I don’t know if I could reference specific moments when trying to explain why I liked this show, but I wrote down some of the feelings and ideas that came across over the 8 hours I sat watching. The most important of those is the idea that everything is connected. This is literally stated by the holistic detective, Dirk Gently, and the holistic assassin, Bart Curlish, referencing the “interconnectedness of all things” when describing their professions. And while, of course, we see this in the wildly improbable events that occur, what struck me most was the connections between the characters themselves. I’m a sucker for supportive female friendships, and I absolutely adored the dynamic between Amanda and Farah, and Farah and Lydia. (Okay, I basically just loved Farah’s character overall.) Amanda initially swooning over how absolutely badass Farah is, and later coming to realize that Farah might actually be crazy, was so important in the development of their friendship. (Honestly, that they were allowed to have a friendship at all is something I still find refreshing.)
The other big theme, that I didn’t actually pick up on until close to the end of the season, is the idea that some things can’t be fixed. Obviously we see this with the main plot, where no matter what he did, Dirk could not save his client, Patrick Spring. (As a side note, this show had one of the best representations of time travel that I’d seen in a long time.) As the season ends, we find not all the relationships have happy endings. Todd and his sister did not have an amicable parting. When confessing about his disease (or lack thereof) to his sister, he mentions that he wanted better timing, and she makes a retort about how there isn’t really a better time. A “better time” wouldn’t have changed the words or softened their blow. Todd did a bad thing, and better timing, paying her off, or trying to keep her safe wouldn’t fix the mistake he already made.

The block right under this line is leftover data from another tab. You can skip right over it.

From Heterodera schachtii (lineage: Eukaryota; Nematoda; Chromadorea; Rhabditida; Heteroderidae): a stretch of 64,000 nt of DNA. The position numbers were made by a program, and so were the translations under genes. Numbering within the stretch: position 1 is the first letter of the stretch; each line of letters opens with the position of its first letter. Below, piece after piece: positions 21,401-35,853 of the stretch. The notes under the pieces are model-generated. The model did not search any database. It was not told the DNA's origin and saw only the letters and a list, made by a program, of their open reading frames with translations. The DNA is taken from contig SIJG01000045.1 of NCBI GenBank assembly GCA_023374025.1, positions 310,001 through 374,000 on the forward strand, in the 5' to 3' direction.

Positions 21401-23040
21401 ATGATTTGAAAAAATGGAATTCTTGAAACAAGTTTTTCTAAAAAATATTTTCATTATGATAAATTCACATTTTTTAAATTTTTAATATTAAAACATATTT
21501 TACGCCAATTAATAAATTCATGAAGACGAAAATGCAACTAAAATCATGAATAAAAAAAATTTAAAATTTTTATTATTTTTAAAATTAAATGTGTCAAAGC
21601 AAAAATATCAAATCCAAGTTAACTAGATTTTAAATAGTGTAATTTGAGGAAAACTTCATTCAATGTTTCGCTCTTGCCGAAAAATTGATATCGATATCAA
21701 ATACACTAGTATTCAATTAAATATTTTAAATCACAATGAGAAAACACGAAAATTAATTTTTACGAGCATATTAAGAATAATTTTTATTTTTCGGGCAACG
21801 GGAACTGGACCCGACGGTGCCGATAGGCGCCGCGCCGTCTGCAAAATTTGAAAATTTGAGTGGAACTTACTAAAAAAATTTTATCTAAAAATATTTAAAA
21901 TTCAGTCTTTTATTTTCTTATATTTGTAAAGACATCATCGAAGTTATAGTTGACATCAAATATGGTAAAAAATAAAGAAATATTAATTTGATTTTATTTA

As the eighth episode was rounding up, I did find myself unhappy with how most of the plotlines had been resolved, but the Blackwing operatives hadn’t shown up in quite a while. I had started writing this, mentioning the “loose ends” when Riggins showed up in Dirk’s hospital room, and then Friedkin showed up with Estevez and all hell broke loose. It felt a little like the last ten minutes or so took all the neatly resolved storylines and threw them out the window to set things up for season two. It reminded the audience that, oh right, there’s still the issue of cleaning up the psychics. Apparently we’ve got some pretty big names to look forward to in season two, with Alan Tudyk, Amanda Walsh, and John Hannah joining the cast.
The way the show mixes comedy with some pretty dark themes, while still maintaining a vibrant colour palette is refreshing, since many shows and movies are still ascribing to the grimdark equals good mentality. (Though it does seem like media is starting to finally veer away from that and learn about colours again.) The visuals were eye-catching, and the dialogue was funny and smart. It felt like the writers respected the characters and respected the audience, and I can’t think of a time where the jokes felt forced or fell flat. I will admit to partial ignorance with the source material, being familiar with Douglas Adams’ work, but not specifically with Dirk Gently, so I’m not sure how much of that was him, and how much of that was the scriptwriters.
There are some things I did want to mention specifically, because they either stood out, or were my absolute favourite. For example, I loved the Rowdy 3. I love that they are thrown in without explanation, and even Dirk has no idea who they are. I love that even when we do get more information about them, we still don’t really know what they’re about, other than that they are another Blackwing project gone wrong. I was initially wary when they showed up around Amanda, expecting terrible things to happen to a female character as is common in…most media. Instead, they completely surprised me by not only helping Amanda manage her disease (in a way that was initially self-serving, but seemed to evolve into something they did to help her), but by also taking her in and making her part of the group. They looked out for her when they needed to, but they also let her kick ass and cause her own destruction. It definitely helped that Osric Chau played one of these rowdy boys, having been a fan of his sort-of through Supernatural, and sort-of just through the geek community in general. He’s a great actor and also a great dude, so seeing him attached to a show that’s actually pretty good is always a bonus.